The Boys are Back: Black Stone Cherry – Family Tree Review

BLACK STONE CHERRY
“Family Tree”

01. Bad Habit
02. Burnin’
03. New Kinda Feelin’
04. Carry Me On Down The Road
05. My Last Breath
06. Southern Fried Friday Night
07. Dancin’ In The Rain (feat. Warren Haynes)
08. Ain’t Nobody
09. James Brown
10. You Got the Blues
11. I Need A Woman
12. Get Me Over You
13. Family Tree

Kentucky’s southern-fried, bluesy, country-rock titans are back with their new album, Family Tree! The blue-collar, Kentucky backwoods-bred sound is completely inimitable, and these boys continue to grow and develop that sound at home. The foursome of Chris (Robertson, guitars/vocals), Ben (Wells, guitars/backing vocals), Jon (Lawhon, bass/backing vocals) and John Fred (Young, drums/backing vocals) have been bonded by the roots they share in western Kentucky, and their music.

As a band that has been influenced by Jimi Hendrix, Aerosmith, Muddy Waters, and a variety of other genres and bands, they have continued to further their own sound. This is quite a feat, as there are so many who emulate other bands and sounds, these days.

Bad Habit sets the tone for most of the album. The foot-stomping anthem kicks off with a quick count-off and breaks into a bluesy riff that’s as dirty as the muddy waters of the Green River in Kentucky. Chris sings of the bad habit a woman is to him, and how he lusts for her, no matter what. 

Blues-tinged, swampy rock is what’s next with Burnin’. Another song about lust for a woman, this sticks with anyone who knows how it feels. The tone continues on with the next song, New Kinda Feelin’. A bit of a honky-tonk feel with the piano in the background, it certainly adds a new element to their repertoire of sound.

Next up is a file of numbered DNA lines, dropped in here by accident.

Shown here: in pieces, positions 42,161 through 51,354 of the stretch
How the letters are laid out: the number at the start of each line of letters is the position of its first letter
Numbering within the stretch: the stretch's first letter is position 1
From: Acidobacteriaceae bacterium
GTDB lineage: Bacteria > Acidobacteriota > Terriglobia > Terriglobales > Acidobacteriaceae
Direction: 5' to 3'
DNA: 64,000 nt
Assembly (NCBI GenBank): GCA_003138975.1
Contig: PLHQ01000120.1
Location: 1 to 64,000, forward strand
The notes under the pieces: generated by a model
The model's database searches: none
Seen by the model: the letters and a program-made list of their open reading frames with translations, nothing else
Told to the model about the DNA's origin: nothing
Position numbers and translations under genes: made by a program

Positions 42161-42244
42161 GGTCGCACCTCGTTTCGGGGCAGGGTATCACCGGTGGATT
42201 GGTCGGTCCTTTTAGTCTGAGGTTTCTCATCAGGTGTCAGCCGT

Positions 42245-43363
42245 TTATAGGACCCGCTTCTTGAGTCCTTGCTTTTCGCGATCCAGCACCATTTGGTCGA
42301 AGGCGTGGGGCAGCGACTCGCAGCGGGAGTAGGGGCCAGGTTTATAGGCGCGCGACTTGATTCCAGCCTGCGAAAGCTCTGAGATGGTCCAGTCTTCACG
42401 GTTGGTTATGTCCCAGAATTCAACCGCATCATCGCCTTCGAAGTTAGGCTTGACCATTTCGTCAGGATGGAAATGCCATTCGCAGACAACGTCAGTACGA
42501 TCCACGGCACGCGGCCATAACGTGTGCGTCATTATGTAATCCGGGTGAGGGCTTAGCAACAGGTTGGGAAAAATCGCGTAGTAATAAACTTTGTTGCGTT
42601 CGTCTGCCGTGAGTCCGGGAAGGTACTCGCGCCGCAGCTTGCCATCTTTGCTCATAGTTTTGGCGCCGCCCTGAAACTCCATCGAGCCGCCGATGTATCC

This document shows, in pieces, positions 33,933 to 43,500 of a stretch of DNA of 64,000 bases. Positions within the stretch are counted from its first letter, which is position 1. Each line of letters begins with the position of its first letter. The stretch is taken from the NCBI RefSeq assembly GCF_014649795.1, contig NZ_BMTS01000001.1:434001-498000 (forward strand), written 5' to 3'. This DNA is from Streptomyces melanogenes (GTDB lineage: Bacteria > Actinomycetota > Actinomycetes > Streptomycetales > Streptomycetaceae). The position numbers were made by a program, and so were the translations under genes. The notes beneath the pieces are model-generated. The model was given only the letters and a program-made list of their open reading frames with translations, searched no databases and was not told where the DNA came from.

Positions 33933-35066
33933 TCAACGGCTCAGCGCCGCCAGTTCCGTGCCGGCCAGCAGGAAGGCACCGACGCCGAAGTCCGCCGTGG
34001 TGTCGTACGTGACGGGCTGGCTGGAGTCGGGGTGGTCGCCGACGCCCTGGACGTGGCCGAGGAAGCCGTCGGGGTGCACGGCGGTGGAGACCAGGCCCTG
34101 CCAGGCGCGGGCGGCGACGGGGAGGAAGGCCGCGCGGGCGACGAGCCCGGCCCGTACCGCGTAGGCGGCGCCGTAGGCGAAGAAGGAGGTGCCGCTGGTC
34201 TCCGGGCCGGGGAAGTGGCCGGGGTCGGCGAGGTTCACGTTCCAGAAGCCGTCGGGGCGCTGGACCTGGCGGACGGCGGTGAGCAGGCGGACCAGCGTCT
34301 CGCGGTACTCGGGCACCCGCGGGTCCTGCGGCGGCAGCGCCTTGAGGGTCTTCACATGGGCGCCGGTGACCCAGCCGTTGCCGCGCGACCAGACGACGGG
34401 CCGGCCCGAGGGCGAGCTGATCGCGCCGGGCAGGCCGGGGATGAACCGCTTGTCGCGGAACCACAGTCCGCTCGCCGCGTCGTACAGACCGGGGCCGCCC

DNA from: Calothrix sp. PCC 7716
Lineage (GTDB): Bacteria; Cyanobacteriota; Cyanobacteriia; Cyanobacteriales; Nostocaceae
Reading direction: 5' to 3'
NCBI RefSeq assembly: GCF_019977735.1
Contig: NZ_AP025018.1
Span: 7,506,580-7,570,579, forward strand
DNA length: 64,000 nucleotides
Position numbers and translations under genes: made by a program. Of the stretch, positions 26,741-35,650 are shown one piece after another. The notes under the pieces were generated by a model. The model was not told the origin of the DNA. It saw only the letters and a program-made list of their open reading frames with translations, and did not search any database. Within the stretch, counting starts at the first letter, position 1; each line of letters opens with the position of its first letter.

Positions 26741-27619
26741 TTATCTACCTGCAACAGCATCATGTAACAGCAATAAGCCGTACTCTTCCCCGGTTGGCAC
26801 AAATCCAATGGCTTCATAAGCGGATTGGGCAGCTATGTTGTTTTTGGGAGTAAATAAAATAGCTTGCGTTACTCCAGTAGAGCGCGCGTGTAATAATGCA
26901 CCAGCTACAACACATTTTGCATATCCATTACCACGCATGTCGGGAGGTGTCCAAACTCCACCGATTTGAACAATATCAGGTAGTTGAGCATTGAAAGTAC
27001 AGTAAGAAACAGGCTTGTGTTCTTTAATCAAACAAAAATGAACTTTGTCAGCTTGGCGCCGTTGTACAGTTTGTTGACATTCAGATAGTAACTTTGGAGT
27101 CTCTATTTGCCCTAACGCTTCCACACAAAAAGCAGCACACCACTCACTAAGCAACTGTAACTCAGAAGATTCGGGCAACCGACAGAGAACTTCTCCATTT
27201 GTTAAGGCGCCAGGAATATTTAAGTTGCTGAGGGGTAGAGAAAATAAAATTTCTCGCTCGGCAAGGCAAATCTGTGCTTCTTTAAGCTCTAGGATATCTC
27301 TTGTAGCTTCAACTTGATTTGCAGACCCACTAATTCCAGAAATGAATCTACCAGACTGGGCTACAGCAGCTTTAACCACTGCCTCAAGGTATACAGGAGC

Carry Me On Down The Road begins with a drum pattern reminiscent of The Rolling Stones’ Sympathy for the Devil, but that’s where the similarities end. This is where the band really seems to pour their heart and soul into the lyrics and music. This is quintessential Black Stone Cherry; a bit of country, blues, hard rock, and southern soul combine in such a way, it’s all their own.

Opening with a soulful, rhythm and blues-esque organ intro, Chris sings some of the most heartfelt, honest lyrics that he’s ever written. My Last Breath is a love-letter to both his wife and son, proclaiming what he would do with his last breath, and what he wishes for those he loves. Easily one of the most beautiful songs I’ve heard, and a major standout.

Talkbox screeching in almost hip-hop, modern way, introduces us to Southern Fried Friday Night. If any song on this album was influenced by modern country music, it would be this track. I could easily hear Luke Bryan or Blake Shelton record a cover of this. It definitely brings back some memories of driving around western Kentucky backroads.

My personal favorite on the album features guest guitar and vocals from the legendary Warren Haynes. This swampy, bluesy rocker, Dancin’ in the Rain, speaks to me because it’s about overcoming pain and depression. “A broken mind is a tickin’ time-bomb/a broken heart is a full-blown cyclone” is the absolute truth on how things are. 

Ain’t Nobody, another fun bruiser that’s got a sing-along verse that will get anybody singing that “Ain’t nobody got a body like you”. This one is bound to be sung by bar-goers the nation over. 

The “ooh-oohing” of James Brown actually reminds me of another southern band by the name of Needtobreathe, but that’s where the similarities end. This ode to James Brown is another one about what a beautiful woman does to a guy. Most any man can understand these feelings!

You Got The Blues has a surprise appearance by Chris’ 5-year old son, Declan on vocals. This is surely somewhat poignant in him introducing Declan not only to fans, but to music, itself, and what a studio and writing is like. 

 

Final Thoughts

A fantastic effort from the boys in Kentucky! A bluesy, swampy, foot-stomping rocker of a disc!

85%
Overall Rating
95%
Instrumental
80%
Vocals
85%
Mix

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